Atlantic Airways reports a lower $940,000 profit in the second quarter

Atlantic Airways (Vagar), the airline of the Faroe Islands, reported a lower profit in the second quarter of the financial year.

Here is the full report by the airline:

“Revenue increased 3% to DKK 122.8 million in Q2 2012 from DKK 118.8 million in the corresponding period in 2011. The increase is mainly attributable to an increase in the helicopter segment.

EBITDA (Earnings Before Interest,Tax, Depreciation and Amortisation) for the second quarter of 2012 increased 8% from DKK 22.9 million to DKK 24.7 million in the corresponding period last year.

However, the result before tax (EBT) for the second quarter of 2012 was DKK 6.9 million ($1.14 million), compared with DKK 12.1 million ($2 million) last year and the result after tax for the second quarter of 2012 was DKK 5.7 million ($.94 million), compared with DKK 9.9 million ($1.5 million) last year.

The main explanatory factors for the lower result in Q2 are higher capital costs (because of the new Airbus A319) and lower contribution from charter and ACMI activity in Europe. However, lower contribution from scheduled services due to seasonality and lower load factor, as well as  increased fuel costs and strengthening US dollar had an impact too.

EBITDA for the first half of 2012 were DKK 31.7 million, compared with DKK 32.2 million for the first half of 2011, a decrease of 2%. The result before tax for the first half of 2012 amounted to DKK 1.7 million, compared with DKK 9.5 million in 2011 and the result after tax DKK 1.4 million, compared with DKK 7.8 million last year.

In addition to the explanatory factors mentioned above there has also been costs related to the phasing in of the new Airbus A319 and the leased AW 139 helicopter for offshore operations as well as costs related to managing two new aircraft types.

The phase-in of the new fixed-wing aircraft type has been successfully completed.  The operation meets expectations and supports a lower unit cost, but traffic development in Q 2 was lower then expected and resulted in a lower load factor while fuel and dollar cost increased. In general the experience from the first four months is positive, however a full-year cycle will provide a better understanding of the overall impact.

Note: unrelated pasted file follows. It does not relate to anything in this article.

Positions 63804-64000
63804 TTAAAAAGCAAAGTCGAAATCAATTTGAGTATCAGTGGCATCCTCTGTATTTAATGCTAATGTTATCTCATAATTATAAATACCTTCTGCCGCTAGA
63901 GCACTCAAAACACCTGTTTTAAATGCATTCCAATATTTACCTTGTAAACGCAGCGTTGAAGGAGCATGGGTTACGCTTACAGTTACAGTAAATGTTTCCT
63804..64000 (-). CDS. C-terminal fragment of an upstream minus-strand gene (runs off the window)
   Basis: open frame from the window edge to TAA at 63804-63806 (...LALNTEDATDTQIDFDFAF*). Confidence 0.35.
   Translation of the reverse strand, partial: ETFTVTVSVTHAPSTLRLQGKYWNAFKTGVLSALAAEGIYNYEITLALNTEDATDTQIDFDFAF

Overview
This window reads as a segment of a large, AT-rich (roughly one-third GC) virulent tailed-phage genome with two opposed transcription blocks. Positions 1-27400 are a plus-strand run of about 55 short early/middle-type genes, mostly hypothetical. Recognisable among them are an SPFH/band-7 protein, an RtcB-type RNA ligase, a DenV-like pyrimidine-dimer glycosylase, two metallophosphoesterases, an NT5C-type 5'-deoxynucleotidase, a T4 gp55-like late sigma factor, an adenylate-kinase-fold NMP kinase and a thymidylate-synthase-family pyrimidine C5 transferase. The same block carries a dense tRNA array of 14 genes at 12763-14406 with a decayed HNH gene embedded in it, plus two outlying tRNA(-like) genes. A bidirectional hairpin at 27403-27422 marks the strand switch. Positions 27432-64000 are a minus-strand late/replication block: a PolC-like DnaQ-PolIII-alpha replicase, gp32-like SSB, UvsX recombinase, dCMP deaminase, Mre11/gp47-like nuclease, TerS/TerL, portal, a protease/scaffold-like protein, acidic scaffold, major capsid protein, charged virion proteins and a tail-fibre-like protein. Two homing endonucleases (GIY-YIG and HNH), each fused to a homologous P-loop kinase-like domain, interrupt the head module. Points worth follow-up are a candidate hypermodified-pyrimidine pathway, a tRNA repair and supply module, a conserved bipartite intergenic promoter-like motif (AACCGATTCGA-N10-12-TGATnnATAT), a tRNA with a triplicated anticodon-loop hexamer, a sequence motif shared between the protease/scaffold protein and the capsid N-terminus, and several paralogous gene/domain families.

“The introduction of a factory-new Airbus A319 equipped with RNP AR navigational aid system has changed the aviation environment in the Faroe Islands. It supports our goal to improve regularity and lower unit cost in order to provide The Faroese people with the best service possible. We have not seen the full impact yet but improved regularity, enhanced safety, greater comfort, new destinations, reduced CO2 emissions and lower unit costs are some of the benefits we will optimise in the future,”says Magni Arge, CEO. “In the second quarter the helicopter operation has shown a solid potential through its additional involvment in offshore operations and we look forward to support the Statoil consortium during its exploration campaign in Faroese waters.”

Oil activity –  helicopter operation included – and fluctuations related to holiday seasons will support the traffic development in Q 3 and campaigns to support the traffic in Q4 is expected to increase the traffic in the second half of 2012.

Outlook for charter and ACMI are still lower but in Q3 agreements regarding capacity provisions for tour operators out of Denmark as well as air logistic support to offshore activity are in place while outlook for Q4 is more speculative.

Fuel prices and external economic factors are unpredictable and can still have a significant impact. Severe disruptions and irregularity from adverse weather in July is expected to cause higher cancellations and diverions costs in Q3 compared to the corresponding period last year. We remain cautious in our guidance as to financial performance in 2012 and expect a result closer to the 2010 levels rather than 2011.”

Copyright Photo: Nik French. BAe RJ100 OY-RCC at Manchester displays the updated 2012 livery that was introduced with the introduction of the first Airbus A319.